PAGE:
Therefore, if I have to pick a place in order to appease Velky Al, I'll go out on a limb and pick Whole Foods.

That's right, I'm not going with any of the grassroots spots in Richmond, Virginia that have happened to catch the beer bug in the past few years. I'm picking a chain of upscale grocery stores that has caught the beer bug in the past few years. In particular, my local Whole Foods.

The Whole Foods in my area has quite the selection of beer, not to mention food, wine, homeopathic healing salves, and accessories for the home. It's a regular earth-loving granola-fest, and I dig it. The products on the shelf often emphasize local, organic, or both simultaneously, all of which I'm happy to support with my wallet. That, and they fill growlers. So it's a win-win.

At any given time, there are eight beers on tap, and they rotate constantly. In addition to standard releases from breweries, their beer buyer often stocks up on limited release kegs of various sizes to store for appropriate seasons or occasions, and rarely do I come across their current draft list without wanting to walk away with 64oz of something.

It's my local, in a sense, because it's where I buy my groceries, where I can have an open discussion about the latest trends in the beer world, and at times, it's also where I do my drinking. As always, there's more to do there than just drink. After work, when I need to pick up some made-in-house organic sausage or fresh local produce, I can grab a pint before I do my shopping. How cool is that?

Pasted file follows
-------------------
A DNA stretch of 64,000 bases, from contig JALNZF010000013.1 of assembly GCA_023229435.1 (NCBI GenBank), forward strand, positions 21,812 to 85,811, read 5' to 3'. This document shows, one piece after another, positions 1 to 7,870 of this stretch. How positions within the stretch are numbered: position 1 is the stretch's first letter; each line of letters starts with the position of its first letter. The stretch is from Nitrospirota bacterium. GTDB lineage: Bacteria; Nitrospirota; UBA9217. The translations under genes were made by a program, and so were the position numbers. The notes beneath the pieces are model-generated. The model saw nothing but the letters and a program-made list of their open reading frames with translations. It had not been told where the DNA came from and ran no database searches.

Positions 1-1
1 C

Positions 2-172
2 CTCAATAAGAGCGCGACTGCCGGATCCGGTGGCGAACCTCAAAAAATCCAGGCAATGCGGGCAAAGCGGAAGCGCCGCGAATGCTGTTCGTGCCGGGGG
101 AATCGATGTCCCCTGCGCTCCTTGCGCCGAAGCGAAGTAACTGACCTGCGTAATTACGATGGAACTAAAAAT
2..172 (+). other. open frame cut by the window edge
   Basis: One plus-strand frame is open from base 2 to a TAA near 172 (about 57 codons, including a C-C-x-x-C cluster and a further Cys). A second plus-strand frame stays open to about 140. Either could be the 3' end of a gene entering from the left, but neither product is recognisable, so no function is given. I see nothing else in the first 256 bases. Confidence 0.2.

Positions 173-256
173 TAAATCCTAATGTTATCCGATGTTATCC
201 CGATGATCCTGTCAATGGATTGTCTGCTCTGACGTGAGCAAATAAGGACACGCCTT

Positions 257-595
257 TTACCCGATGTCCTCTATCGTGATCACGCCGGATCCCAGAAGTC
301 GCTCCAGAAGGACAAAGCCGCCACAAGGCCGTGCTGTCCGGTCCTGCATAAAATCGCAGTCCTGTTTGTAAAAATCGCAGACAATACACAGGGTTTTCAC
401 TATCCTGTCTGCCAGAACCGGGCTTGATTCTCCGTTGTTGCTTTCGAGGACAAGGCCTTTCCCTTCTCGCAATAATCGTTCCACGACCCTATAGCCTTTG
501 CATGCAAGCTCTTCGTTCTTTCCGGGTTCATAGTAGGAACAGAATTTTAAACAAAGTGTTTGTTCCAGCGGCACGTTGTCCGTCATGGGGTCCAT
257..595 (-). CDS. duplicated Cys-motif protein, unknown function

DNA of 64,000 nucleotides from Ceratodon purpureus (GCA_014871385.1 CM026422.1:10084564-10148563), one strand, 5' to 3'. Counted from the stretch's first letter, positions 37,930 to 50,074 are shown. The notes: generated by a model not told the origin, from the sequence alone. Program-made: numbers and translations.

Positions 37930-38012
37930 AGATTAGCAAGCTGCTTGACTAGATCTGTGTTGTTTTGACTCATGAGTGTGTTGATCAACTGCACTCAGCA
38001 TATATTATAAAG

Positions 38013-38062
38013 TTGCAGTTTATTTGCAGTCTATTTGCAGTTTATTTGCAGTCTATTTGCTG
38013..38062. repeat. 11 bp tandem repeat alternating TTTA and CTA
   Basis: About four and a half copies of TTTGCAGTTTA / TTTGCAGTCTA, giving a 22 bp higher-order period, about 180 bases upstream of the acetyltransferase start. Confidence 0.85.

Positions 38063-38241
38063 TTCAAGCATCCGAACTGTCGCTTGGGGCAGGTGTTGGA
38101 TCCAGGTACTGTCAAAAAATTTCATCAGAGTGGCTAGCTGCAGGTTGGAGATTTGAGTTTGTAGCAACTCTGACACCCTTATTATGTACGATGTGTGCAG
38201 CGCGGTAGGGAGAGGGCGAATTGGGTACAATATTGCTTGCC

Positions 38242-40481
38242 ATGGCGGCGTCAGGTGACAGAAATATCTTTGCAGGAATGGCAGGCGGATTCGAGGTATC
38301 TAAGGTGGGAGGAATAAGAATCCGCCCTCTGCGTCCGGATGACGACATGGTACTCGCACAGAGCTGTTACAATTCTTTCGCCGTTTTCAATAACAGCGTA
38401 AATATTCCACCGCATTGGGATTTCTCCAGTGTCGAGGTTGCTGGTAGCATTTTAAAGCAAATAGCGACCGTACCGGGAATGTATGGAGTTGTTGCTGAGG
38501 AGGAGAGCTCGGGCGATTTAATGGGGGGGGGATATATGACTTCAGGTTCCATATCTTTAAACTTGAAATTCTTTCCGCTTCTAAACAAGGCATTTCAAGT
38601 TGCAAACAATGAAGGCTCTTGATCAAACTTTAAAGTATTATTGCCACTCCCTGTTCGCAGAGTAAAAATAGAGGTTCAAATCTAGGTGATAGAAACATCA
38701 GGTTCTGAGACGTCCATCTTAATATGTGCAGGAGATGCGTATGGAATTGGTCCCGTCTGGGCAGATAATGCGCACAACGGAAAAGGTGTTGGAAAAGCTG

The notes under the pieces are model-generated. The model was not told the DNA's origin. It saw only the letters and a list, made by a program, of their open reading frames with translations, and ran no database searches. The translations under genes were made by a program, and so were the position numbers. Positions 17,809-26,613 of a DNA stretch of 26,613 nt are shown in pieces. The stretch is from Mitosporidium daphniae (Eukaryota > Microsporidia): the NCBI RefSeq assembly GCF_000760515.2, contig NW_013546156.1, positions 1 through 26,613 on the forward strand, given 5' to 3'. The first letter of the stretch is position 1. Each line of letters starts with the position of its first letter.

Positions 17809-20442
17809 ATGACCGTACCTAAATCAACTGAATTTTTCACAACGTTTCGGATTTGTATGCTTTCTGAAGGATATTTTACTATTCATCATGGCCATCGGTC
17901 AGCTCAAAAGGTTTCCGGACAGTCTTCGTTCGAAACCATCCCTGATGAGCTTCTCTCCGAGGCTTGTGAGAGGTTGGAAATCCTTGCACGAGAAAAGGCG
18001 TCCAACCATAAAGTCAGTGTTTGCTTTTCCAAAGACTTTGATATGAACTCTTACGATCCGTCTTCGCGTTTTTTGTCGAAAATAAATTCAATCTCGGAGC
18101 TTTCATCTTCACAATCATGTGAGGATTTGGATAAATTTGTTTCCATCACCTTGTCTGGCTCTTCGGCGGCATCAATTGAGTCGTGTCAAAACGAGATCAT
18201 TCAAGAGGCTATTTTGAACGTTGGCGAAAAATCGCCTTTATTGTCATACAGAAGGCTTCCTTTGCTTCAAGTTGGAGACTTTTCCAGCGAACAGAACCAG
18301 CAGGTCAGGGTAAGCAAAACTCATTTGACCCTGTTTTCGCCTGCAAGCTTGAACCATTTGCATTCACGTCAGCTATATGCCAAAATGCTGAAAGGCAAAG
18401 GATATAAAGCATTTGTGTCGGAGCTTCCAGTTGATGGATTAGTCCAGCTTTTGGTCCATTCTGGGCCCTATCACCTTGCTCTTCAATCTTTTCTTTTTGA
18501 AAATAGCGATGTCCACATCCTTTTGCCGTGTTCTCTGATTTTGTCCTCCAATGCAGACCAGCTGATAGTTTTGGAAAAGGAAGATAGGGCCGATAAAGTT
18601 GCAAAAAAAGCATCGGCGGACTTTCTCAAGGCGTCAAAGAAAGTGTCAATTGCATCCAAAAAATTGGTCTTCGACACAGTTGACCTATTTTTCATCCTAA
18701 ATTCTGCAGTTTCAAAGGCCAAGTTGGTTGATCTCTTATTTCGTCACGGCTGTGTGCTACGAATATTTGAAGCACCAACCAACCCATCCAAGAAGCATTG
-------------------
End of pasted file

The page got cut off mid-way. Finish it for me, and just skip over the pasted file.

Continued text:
It's also a place to get away from other places. Not to be insulting, but I'd rather discuss beer, or any topic really, with people I care about or whose opinions I respect. It would be nice to have the sense of community that truly local, neighborhood pubs often cultivate, but I just don't see it here in the US.

So while it may sound selfish to want to drink a pint alone in quiet reflection, or in the company of a small group of friends, it's the way I prefer to spend my valuable leisure time when having a pint out. It just so happens that I enjoy doing that at Whole Foods. Lately, it's the closest thing to a local that I can find.

Monday, October 3, 2011

Farewell to Oktoberfest

Today sees the end of Oktoberfest, that most famous of cultural festivals and quite possibly the most famous thing about Munich, though I am sure Bayern Munich would be right up there as well. Meanwhile, over here in the US we are in the middle of the annual slew of autumnal beers, mostly variants on the Oktoberfest lager or pumpkin beer theme.